shock of an earthquake was felt in Paris and at Versailles; but it was so

slight that few people perceived it. In several places towards Touraine

and Poitou, in Saxony, and in some of the German towns near, it was very

perceptible at the same day and hour. At this date a new tontine was

established in Paris.

I have so often spoken of Marshal Catinat, of his virtue, wisdom,

modesty, and disinterestedness; of the rare superiority of his

sentiments, and of his great qualities as captain, that nothing remains

for me to say except that he died at this time very advanced in years,

at his little house of Saint-Gratien, near Saint-Denis, where he had

retired, and which he seldom quitted, although receiving there but few

friends. By his simplicity and frugality, his contempt for worldly

distinction, and his uniformity of conduct, he recalled the memory of

those great men who, after the best-merited triumphs, peacefully returned

to the plough, still loving their country and but little offended by the

ingratitude of the Rome they had so well served. Catinat placed his

philosophy at the service of his piety. He had intelligence, good sense,

ripe reflection; and he never forgot his origin; his dress, his

equipages, his furniture, all were of the greatest simplicity. His air

and his deportment were so also. He was tall, dark, and thin; had an

aspect pensive, slow, and somewhat mean; with very fine and expressive

eyes. He deplored the signal faults that he saw succeed each other

unceasingly; the gradual extinction of all emulation; the luxury, the

emptiness, the ignorance, the confusion of ranks; the inquisition in the

place of the police: he saw all the signs of destruction, and he used to

say it was only a climax of dangerous disorder that could restore order

to the realm.

Vendome was one of the few to whom the death of the Dauphin and the

Dauphine brought hope and joy. He had deemed himself expatriated for the

rest of his life. He saw, now, good chances before him of returning to

our Court, and of playing a part there again. He had obtained some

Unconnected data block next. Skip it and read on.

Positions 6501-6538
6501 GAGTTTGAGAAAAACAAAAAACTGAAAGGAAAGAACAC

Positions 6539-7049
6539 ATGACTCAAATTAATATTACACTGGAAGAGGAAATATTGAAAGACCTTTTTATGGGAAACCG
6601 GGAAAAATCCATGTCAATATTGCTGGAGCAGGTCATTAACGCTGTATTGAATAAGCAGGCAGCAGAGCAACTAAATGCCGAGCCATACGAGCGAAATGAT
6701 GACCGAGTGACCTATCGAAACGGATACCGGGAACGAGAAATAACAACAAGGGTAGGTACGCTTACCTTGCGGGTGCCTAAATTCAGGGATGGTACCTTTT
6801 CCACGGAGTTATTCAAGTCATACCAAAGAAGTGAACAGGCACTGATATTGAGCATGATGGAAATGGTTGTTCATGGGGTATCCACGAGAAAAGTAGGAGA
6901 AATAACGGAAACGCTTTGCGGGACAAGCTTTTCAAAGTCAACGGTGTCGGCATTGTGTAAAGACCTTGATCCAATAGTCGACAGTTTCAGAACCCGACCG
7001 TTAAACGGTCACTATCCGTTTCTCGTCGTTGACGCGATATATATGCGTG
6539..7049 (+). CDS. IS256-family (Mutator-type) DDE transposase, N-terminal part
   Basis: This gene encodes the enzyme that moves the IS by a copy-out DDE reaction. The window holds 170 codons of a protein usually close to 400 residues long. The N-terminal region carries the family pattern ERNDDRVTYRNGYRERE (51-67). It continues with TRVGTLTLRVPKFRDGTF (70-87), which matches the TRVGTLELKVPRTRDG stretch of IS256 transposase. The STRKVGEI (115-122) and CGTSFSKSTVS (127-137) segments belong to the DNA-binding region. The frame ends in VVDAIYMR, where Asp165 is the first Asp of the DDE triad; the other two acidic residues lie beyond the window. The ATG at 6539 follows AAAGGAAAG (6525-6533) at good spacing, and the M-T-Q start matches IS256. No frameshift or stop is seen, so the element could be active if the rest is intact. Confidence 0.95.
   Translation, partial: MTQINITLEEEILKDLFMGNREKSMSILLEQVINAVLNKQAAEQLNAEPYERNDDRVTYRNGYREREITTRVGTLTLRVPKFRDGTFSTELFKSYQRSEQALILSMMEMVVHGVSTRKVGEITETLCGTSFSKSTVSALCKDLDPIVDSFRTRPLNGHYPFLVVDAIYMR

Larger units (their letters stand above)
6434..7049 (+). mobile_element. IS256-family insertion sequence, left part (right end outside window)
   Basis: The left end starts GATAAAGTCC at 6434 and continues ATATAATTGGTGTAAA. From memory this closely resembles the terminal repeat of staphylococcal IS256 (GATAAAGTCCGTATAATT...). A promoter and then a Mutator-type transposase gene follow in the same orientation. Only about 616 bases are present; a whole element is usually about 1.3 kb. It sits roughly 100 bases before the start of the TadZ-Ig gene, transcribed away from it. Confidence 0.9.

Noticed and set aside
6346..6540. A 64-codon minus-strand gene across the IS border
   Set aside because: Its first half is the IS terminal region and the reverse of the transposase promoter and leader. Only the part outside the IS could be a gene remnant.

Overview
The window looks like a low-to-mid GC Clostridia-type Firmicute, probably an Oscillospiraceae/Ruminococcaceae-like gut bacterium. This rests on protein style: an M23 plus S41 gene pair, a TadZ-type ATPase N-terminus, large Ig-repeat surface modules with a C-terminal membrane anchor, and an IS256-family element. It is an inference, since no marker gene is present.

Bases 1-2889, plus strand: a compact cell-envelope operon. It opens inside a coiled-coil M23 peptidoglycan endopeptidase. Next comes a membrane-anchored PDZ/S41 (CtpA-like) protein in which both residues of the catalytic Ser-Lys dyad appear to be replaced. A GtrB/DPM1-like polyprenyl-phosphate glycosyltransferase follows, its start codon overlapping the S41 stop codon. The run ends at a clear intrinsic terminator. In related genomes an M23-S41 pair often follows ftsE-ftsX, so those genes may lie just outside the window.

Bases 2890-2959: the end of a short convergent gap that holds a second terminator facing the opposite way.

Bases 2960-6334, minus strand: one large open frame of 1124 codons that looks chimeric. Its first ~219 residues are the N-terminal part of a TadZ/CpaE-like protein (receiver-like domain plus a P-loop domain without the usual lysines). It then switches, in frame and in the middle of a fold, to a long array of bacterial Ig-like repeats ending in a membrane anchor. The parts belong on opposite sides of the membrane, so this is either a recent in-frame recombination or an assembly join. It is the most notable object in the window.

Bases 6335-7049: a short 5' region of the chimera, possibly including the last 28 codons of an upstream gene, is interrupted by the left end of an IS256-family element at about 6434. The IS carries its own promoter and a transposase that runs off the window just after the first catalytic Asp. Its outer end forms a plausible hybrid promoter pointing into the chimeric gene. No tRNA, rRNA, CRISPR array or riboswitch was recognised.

honour in Spain; he aimed at others even higher, and hoped to return to

France with all the honours of a Prince of the Blood. His idleness, his

free living, his debauchery, had prolonged his stay upon the frontier,

where he had more facilities for gratifying his tastes than at Madrid.

In that city, it is true, he did not much constrain himself, but he was

forced to do so to some extent by courtly usages. He was, then, quite at

home on the frontier; there was nothing to do; for the Austrians,

weakened by the departure of the English, were quite unable to attack;

and Vendome, floating upon the delights of his new dignities, thought

only of enjoying himself in the midst of profound idleness, under pretext

that operations could not at once be commenced.

In order to be more at liberty he separated from the general officers,

and established himself with his valets and two or three of his most

familiar friends, cherished companions everywhere, at Vignarez, a little

isolated hamlet, almost deserted, on the sea-shore and in the kingdom of

Valencia. His object was to eat fish there to his heart's content. He

carried out that object, and filled himself to repletion for nearly a

month. He became unwell--his diet, as may be believed, was enough to

cause this--but his illness increased so rapidly, and in so strange a

manner, after having for a long time seemed nothing that the few around

him suspected poison, and sent on all sides for assistance. But the

malady would not wait; it augmented rapidly with strange symptoms.

Vendome could not sign a will that was presented to him; nor a letter to

the King, its which he asked that his brother might be permitted to

return to Court. Everybody near flew from him and abandoned him, so that

he remained in the hands of three or four of the meanest valets, whilst

the rest robbed him of everything and decamped. He passed thus the last

two or three days of his life, without a priest,--no mention even had

been made of one,--without other help than that of a single surgeon.

The three or four valets who remained near him, seeing him at his last

extremity, seized hold of the few things he still possessed, and for want

of better plunder, dragged off his bedclothes and the mattress from under

him. He piteously cried to them at least not to leave him to die naked

upon the bare bed. I know not whether they listened to him.

Thus died on Friday, the 10th of June, 1712, the haughtiest of men; and

the happiest, except in the later years of his life. After having been

obliged to speak of him so often, I get rid of him now, once and for

ever. He was fifty-eight years old; but in spite of the blind and